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Buckeye engineer forges her own path to success

On May 7, the College of Engineering will welcome more than 1,600 Buckeye engineers and architects into the alumni family. As we countdown to commencement, we'll introduce several members of the Class of 2017 who made the most of their Buckeye education both in and out of the classroom.  
 

Upon her arrival to campus four years ago, welding engineering student Joan Lee hit the ground running. With some exposure to biomedical engineering research already under her belt, she started working as a research assistant for Biomedical Engineering Associate Professor Gunjan Agarwal during her first semester as a Buckeye.

Lee decided to continue engaging in research and participated in the Research Education for Undergraduates program the summer after her freshman year, working at Ohio State’s Center for Electron Microscopy and Analysis (CEMAS).

As a part of the inaugural TEK8 program during her sophomore year, Lee worked to design challenges for middle school students at KIPP Academy based on her research experience at CEMAS, spreading enthusiasm and excitement for engineering.

“I was really inspired by the TEK-8 class,” she said. “As someone who got into engineering because of the education in middle school, I know how important early exposure to engineering is for young students.”

After her sophomore year, Lee began working as a welding engineer intern at GE. There she learned about the company while working on parts that have a welded component.

In lieu of returning to campus for her junior year, Lee spent a semester in Warsaw, Poland as a research assistant at the Institute of Aviation. When she returned to the United States, she completed a double rotation as an intern at GE before returning to Ohio State to finish her undergraduate career and continue her work at CEMAS.

At CEMAS, Lee connected with research specialist John Sosa, creator of the Ohio State-developed image analysis software, MIPAR. She began working with Sosa on commercializing MIPAR, becoming product manager.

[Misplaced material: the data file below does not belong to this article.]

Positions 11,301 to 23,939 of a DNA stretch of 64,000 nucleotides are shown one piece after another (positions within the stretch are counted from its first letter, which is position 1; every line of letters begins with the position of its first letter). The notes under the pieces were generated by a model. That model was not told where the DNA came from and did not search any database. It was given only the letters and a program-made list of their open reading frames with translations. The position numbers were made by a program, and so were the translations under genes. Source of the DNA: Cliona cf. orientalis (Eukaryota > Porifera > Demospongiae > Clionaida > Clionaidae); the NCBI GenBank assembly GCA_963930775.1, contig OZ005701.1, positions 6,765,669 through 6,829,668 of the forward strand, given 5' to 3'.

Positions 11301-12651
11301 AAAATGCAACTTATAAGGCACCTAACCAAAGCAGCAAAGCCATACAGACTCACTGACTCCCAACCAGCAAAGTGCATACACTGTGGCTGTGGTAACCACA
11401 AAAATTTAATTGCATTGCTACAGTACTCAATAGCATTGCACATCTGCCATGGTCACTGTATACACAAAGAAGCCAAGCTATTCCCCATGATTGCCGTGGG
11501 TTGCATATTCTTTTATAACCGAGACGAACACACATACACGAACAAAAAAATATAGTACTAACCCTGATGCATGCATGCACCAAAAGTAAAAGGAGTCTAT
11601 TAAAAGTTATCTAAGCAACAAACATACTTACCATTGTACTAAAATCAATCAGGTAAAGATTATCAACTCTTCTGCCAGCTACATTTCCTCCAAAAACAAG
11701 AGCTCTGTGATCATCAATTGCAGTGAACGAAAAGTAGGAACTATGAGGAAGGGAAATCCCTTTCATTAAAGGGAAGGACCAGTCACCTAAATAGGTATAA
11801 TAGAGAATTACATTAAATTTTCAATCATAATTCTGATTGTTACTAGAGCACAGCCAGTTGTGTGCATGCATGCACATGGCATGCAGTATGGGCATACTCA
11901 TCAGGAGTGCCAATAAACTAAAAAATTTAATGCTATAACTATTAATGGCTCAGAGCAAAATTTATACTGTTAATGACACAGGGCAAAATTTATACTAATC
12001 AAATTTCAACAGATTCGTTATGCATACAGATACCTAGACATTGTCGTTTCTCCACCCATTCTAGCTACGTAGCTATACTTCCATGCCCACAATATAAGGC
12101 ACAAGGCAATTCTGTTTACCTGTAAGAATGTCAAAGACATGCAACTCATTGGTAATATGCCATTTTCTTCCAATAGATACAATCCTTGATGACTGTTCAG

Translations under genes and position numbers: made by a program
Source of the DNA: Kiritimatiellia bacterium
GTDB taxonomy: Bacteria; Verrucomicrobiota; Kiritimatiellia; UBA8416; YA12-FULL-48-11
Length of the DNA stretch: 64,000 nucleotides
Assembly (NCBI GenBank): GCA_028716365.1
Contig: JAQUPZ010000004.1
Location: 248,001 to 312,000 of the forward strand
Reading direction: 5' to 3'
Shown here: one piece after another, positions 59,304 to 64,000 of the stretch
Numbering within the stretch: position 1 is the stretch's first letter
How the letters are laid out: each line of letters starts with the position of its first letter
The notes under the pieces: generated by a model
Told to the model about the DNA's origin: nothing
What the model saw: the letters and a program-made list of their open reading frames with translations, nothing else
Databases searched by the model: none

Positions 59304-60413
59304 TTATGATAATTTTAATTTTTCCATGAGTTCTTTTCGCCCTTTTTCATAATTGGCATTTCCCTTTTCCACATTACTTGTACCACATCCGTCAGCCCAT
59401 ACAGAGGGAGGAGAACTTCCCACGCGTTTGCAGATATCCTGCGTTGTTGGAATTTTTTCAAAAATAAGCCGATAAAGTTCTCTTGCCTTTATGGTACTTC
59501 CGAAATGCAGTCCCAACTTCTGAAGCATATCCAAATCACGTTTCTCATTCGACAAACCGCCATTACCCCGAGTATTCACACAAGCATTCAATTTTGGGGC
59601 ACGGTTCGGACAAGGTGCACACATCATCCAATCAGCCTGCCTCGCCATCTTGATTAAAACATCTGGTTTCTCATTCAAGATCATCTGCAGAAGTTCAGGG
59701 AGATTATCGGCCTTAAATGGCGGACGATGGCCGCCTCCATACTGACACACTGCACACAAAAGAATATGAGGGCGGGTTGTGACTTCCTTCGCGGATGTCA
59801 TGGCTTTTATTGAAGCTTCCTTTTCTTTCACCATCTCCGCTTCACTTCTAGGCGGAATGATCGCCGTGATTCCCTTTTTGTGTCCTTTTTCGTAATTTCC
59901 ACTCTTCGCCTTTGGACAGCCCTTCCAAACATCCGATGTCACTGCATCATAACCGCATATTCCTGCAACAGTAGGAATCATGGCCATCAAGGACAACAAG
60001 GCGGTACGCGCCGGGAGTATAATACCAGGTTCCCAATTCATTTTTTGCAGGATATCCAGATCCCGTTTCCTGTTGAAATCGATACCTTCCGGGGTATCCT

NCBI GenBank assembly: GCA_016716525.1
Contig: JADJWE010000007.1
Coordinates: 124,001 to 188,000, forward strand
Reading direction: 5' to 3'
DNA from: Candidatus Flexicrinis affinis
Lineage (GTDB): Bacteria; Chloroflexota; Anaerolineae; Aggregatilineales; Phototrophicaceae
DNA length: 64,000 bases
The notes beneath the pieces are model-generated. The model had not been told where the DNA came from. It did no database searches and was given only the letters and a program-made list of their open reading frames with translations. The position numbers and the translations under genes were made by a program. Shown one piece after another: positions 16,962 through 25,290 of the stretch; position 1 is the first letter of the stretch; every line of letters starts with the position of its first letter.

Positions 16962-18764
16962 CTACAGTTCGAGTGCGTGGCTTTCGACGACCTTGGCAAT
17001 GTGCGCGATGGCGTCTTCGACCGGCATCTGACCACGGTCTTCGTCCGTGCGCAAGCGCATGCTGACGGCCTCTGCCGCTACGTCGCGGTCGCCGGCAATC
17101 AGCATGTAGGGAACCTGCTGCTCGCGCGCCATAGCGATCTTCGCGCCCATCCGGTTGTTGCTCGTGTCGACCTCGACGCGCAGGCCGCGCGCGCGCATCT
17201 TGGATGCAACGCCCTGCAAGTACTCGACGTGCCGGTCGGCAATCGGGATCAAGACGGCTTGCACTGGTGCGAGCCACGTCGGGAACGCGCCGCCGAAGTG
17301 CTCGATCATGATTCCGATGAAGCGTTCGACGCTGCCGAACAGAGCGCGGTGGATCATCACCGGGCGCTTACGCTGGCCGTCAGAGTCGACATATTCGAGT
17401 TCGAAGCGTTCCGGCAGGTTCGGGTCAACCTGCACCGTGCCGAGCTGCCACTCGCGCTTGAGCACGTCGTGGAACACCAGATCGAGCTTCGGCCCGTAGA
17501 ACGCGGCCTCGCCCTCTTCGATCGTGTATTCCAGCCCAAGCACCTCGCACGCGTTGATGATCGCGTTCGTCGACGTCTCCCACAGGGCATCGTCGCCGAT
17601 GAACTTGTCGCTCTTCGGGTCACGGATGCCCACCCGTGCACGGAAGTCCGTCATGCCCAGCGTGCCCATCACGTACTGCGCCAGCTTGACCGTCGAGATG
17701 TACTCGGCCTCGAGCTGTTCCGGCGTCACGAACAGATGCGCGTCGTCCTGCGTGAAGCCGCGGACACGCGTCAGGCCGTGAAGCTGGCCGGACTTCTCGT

“At MIPAR I am wearing all different hats. Some days I’ll be the PR person, some days marketing and some days I’ll be doing design work,” said Lee. “It was so exciting because I was able to make the job my own.”

After graduation, Lee will participate in GE Aviation’s Edison Engineering Development Program. The highly selective, multi-year program provides technical and business training for the best and brightest recent graduates, only accepting 40 students.

“The idea is that the program will get you ready with a technical background for GE through various rotations,” she said.

As the first welding engineer in the program, Lee will spend two years in Cincinnati completing rotational projects and an AB course. Then, she will return to Ohio State to complete her master’s degree before her last rotation. 

Supplementing her Buckeye engineering education with research positions and internships has allowed Lee to expand upon what she learned in the classroom and gain real-world experience.

“When you are in an internship you have this freedom where people know you are still learning,” she said. “That is the best time to learn as much as you can, make all of the mistakes you can and talk to as many people as you can.”

by Emily Lehmkuhl, College of Engineering student communications assistant

Tags: Students